Ford confirmed yesterday that it hopes to complete the sale of Jaguar and Land Rover by the end of the first quarter of the year.
Last week it named Indian corporation Tata Motors as preferred bidder for the two West Midland luxury brands, the sale of which is set to yield about £1 billion.
In guidance to journalists it said the detailed negotiations with Tata were likely to take about six weeks to complete.
That has now been hardened up by Ford chief executive Alan Mulally who said in a wide-ranging interview that he expects the sale to be completed by March 31.
However, journalists at the Delhi Motor Show hoping for an early indication on the likely fate of Jaguar and Land Rover were disappointed as Tata Motors put talk of the acquisition on the backburner.
There was little indication of the impending move at the Auto Expo 2008 event as Tata chose instead to focus on the Indian domestic market, launching several new mass market models including a revamped Indica which if history had followed a different course, could well have been the replacement for the illfated City Rover.
The five-door hatchback, which would hardly warrant a second look on the car park of a British supermarket, was one of the stars of the show with hundreds of journalists crowd-ing into the exhibition hall to see the unveiling of the vehicle.
The light show and fanfare which accompanied the launch would have been worthy of one of the potential acquisitions rather than a family runabout. However, there is a lot riding on the vehicle.
More than one million of the cars have been sold in India in the past decade and the new model has a lot to live up to if it is to maintain Tata's share of the market, currently worth around 16 per cent.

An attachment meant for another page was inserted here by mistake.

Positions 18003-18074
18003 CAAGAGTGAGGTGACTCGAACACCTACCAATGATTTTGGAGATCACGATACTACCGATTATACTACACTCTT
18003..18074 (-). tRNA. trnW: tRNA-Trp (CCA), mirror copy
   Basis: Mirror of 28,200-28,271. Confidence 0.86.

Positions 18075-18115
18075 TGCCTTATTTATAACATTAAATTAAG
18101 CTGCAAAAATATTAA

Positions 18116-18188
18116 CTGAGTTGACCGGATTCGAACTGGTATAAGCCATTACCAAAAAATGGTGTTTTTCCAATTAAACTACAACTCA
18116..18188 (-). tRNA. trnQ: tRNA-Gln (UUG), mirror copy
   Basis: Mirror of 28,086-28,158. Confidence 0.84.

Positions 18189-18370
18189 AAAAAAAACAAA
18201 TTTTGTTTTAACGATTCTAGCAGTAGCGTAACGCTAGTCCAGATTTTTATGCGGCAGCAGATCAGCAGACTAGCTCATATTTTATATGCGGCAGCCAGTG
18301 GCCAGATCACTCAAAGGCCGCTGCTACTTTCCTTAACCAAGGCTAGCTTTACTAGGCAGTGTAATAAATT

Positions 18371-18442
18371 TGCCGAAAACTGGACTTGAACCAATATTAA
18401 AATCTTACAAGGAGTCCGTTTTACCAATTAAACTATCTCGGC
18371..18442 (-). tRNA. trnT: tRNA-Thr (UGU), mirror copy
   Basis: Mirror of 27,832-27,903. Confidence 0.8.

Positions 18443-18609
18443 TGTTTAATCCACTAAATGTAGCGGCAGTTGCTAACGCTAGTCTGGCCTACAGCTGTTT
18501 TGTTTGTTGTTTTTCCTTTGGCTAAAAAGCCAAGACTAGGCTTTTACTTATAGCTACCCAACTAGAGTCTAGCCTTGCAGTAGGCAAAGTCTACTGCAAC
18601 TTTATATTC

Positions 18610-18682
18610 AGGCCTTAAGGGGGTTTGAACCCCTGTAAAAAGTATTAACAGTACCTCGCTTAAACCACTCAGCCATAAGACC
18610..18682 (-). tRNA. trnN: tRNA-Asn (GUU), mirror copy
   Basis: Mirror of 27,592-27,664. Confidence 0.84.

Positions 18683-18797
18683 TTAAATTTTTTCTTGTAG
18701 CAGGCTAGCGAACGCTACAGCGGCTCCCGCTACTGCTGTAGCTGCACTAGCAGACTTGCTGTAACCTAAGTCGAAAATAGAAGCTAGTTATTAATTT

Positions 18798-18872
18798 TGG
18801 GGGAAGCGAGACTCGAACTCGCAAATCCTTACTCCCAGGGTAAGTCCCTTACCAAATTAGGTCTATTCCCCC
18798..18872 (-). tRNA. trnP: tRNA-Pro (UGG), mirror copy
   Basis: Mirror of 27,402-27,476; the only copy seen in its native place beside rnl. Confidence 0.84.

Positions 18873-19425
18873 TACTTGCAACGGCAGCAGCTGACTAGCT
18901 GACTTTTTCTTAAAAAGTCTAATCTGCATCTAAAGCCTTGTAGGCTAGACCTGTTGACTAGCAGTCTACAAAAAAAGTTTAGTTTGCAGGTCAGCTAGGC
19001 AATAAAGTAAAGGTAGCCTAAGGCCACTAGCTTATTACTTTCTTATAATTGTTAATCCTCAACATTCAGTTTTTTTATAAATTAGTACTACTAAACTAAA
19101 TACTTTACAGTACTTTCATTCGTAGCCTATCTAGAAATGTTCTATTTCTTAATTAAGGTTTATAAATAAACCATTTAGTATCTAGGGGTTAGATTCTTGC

Company chairman Ratan Tata, said: "When we announced that we were going to design and manufacture a car in India most people said that we could not do it without a licence agreement or as a joint venture.
"However, we met the challenge and ten years later we have a respectable market share and a strong presence on the roads of India."
He added that the new model was more powerful, more robust and better technically - a metaphor perhaps for modern India.
As a whole, the company is more on a par with Mercedes, in that it also manufactures trucks, buses, vans and cars - all of which are on display at the show. All that is missing from the stable is a luxury saloon or off-roader, hence the firm's interest in the two British companies.
Today sees the eagerly awaited launch of Tata's People's Car - a utilitarian vehicle which will retail for the princely sum of around £1,250.
The car is aimed squarely at what is known in India as the Metro class, the lower middle classes who currently commute on two wheels rather than four.
That the company should be launching such basic models at a time when it stands on the threshold of securing two of the world's most prestigious marques is perhaps ironic, at least to European eyes.
However, sources close to the company say that the Jaguar and Land Rover acquisition, should it happen, is indicative of the company's growing aspirations.
The wider company wants to spread its influence globally and wants to do so by acquiring only the best brands. It already owns two British institutions - Corus (formerly British Steel) and Tetley Tea - while in the US it has the Ritz Carlton hotels in New York, Boston and San Francisco.
If it can successfully manage these companies then there is a confidence in India that Jaguar and Land Rover will be safe in Tata's hands.
Also displaying at the event is Tata's rival in the bid to acquire Jaguar and Land Rover, Mahindra & Mahindra.
Things were more subdued in the company's exhibition hall yesterday compared with Tata but equally there was little talk of its potential new recruits.
The company already manufactures tough off-roaders but they are short on luxury and long on practicality. While it may benefit from Land Rover's technology it is difficult to believe it could safely stable Jaguar.
Mahindra's tie-up with a European manufacturer is through Renault - Tata's is with Fiat - and its major presence in the saloon market is a mid-market Renault-badged model, the Logan.
What was noticeable at Mahindra however, was the focus on green fuels, especially bio-diesel. Several models, including the large Scorpio offroader, were shown running on the fuel, a significant move given the rising cost of fuel and India's pollution problems.